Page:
Last Saturday’s Proms matinee was devoted to new music, featuring no less a line-up than the BBC Singers and the London Sinfonietta, both conducted by David Atherton.
The concert opened with Peter Maxwell Davies‘ Il rozzo martello, a sombre and rather austere choral work that comes across as older than its mere 14 years would suggest. Unlike so many composers of contemporary choral music, Max is happily unequivocal in his mode of expression, but this also makes the piece a bit of a tough listen, so it benefits from repeated listenings, which ‘soften’ the ostensibly hard edges. It proves, at times, to be captivating; the opening, where overlapping plainsong-esque lines sustain their final note, gradually building a rich chord, is a rather magical way to start the piece, and it ends no less impressively, in a deliciously soft morass of lower voices. It’s often the male voices who have the most striking material, including a dense homophonic episode around halfway through, and some unexpected loud whispers towards the end. A difficult piece, no doubt, but given half a chance, an increasingly rewarding one.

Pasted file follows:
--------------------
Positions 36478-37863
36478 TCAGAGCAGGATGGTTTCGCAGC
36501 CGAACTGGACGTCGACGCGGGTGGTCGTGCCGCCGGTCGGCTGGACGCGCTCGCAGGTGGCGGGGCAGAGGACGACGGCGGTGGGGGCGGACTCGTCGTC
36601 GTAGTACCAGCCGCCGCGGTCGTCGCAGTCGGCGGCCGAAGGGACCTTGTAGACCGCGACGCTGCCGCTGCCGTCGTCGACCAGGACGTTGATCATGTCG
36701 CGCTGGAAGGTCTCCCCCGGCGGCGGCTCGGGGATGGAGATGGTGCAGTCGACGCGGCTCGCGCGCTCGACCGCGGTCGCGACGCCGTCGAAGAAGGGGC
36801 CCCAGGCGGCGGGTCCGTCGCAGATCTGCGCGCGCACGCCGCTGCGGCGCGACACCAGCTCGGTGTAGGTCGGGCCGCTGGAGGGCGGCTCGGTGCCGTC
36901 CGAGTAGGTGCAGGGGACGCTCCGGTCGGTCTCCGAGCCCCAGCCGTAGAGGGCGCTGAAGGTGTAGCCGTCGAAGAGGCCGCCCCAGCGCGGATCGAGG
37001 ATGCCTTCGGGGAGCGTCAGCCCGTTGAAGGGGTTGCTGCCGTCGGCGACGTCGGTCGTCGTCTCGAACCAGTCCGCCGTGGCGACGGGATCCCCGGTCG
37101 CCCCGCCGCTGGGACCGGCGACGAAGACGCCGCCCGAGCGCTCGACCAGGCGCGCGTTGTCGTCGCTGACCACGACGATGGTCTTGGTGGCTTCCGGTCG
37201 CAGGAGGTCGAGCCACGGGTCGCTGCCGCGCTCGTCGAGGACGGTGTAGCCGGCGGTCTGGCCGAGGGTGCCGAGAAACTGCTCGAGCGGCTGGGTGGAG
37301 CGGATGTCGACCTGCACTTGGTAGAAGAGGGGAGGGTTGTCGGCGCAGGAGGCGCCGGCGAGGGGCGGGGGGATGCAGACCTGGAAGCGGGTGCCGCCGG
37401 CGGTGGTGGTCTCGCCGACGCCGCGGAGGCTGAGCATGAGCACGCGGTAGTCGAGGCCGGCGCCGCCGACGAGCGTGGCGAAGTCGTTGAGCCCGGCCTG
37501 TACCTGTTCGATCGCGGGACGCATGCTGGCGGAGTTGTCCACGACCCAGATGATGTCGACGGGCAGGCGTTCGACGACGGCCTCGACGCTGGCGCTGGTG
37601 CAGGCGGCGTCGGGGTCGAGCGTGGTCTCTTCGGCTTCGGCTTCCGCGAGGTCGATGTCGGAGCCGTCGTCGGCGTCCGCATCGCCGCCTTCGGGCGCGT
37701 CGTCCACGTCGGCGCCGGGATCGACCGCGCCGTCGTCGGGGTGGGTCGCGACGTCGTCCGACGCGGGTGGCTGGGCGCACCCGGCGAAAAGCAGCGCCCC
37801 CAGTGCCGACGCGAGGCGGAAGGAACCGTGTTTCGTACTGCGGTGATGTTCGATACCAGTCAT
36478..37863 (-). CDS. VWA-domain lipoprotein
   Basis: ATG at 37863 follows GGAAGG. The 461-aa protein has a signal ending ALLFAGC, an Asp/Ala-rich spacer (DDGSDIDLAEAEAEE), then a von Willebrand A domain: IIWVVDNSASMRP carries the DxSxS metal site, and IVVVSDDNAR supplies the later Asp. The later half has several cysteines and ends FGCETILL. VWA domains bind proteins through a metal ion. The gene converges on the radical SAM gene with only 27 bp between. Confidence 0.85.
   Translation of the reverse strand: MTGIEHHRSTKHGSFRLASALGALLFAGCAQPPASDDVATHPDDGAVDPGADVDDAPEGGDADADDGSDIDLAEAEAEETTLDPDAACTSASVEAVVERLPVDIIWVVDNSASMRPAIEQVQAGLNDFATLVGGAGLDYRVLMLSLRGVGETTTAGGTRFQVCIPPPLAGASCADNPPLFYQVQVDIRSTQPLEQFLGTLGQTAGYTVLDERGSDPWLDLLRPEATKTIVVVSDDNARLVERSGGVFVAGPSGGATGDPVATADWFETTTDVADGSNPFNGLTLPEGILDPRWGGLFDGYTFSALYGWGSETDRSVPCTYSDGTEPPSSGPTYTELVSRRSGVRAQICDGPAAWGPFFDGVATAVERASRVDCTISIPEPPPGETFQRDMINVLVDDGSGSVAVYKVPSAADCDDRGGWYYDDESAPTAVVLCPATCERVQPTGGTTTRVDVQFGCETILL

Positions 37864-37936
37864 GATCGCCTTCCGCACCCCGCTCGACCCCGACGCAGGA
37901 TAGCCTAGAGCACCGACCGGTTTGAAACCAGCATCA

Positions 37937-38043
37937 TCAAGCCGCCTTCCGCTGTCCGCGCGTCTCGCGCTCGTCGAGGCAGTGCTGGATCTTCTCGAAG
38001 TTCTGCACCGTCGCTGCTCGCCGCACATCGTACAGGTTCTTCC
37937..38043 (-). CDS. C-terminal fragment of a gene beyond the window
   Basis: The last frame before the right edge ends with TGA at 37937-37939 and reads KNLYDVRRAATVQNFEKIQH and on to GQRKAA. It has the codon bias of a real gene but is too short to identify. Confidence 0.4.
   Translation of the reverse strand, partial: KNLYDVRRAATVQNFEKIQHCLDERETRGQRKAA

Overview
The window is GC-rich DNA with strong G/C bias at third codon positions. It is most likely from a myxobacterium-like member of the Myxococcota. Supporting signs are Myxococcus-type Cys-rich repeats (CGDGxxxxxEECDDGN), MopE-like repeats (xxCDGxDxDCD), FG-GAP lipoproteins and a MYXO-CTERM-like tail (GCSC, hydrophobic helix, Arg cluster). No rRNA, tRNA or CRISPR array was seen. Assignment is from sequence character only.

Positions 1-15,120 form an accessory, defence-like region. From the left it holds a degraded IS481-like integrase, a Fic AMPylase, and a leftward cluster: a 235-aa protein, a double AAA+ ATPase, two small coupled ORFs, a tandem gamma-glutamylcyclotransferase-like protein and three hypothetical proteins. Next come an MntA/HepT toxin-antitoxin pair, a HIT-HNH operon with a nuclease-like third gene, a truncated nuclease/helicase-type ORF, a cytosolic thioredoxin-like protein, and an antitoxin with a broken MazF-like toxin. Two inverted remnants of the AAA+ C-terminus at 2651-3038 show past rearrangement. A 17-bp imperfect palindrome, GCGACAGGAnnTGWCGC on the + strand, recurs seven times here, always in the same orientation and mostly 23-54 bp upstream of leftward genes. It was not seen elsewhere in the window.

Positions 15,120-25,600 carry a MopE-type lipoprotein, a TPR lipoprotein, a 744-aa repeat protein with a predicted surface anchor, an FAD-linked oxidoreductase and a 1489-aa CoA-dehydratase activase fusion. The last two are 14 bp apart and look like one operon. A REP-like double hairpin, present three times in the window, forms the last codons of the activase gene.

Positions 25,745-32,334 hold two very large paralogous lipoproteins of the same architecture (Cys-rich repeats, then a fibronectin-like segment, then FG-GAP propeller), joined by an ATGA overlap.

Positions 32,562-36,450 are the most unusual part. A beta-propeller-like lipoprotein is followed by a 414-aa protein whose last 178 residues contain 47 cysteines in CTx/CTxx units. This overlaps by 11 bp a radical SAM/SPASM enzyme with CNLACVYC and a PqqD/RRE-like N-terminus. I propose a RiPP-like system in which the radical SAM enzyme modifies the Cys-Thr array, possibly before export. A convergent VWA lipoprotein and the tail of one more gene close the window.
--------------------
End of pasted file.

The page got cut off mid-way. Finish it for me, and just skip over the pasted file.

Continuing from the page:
Next came the world première of Georges Aperghis‘ Champ-Contrechamp, a work for piano and ensemble featuring Nicolas Hodges in the solo role. It’s always a treat to hear Aperghis’ wildly theatrical music in the UK, and if ever a piece of his felt like a transcribed game, it’s this one, soloist and ensemble engaged in a seemingly eternal escapade of cat and mouse. Once again, Aperghis has drawn on the other arts for his inspiration, this time turning to cinema; as his programme note explains, “Champ-Contrechamp (Shot/Reverse-shot) is a technical term coming from cinematographic language. It means, for example, that during a dialogue, the camera alternatively shows at first one character and then a second one who is looking at the first one. We pass without transition from one to the other. Similarly this Concerto for piano and ensemble is showing 2 points of view: the pianist one and the ensemble one. Sometimes the soloist creates the sound space in which the ensemble can fuse, and sometimes the ensemble creates the sound place that takes in the soloist”. Notwithstanding the clarity with which Aperghis explains his intentions, the result is highly complex, typified from the outset by subtle, filigree writing. Structurally, too, it’s tough to unpack, and this, together with the relentlessly focussed interplay between the musicians, can on occasion make the piece seem alienating, as though the listener was spectating from a distance. But that would be to ignore the lifeblood of this piece, that very same unceasing interplay, which is mind-boggling in its scope. and, indeed, in its subtlety; for, despite the work’s explicit drama, Aperghis keeps a firm restraint on his material, much of which is surprisingly quiet. The ear ends up skimming the surface of its multitude of intricacies, many of which are lost or barely-glimpsed on a first listening (and some of which will be lost in any listening), but there’s ever the sense of being guided by a bigger instinct, Aperghis drawing our attention rapidly from sound object to sound object. The result, far from tiring, is exhilarating, at its conclusion doing what so few pieces are capable of these days, making one want to listen again straight away.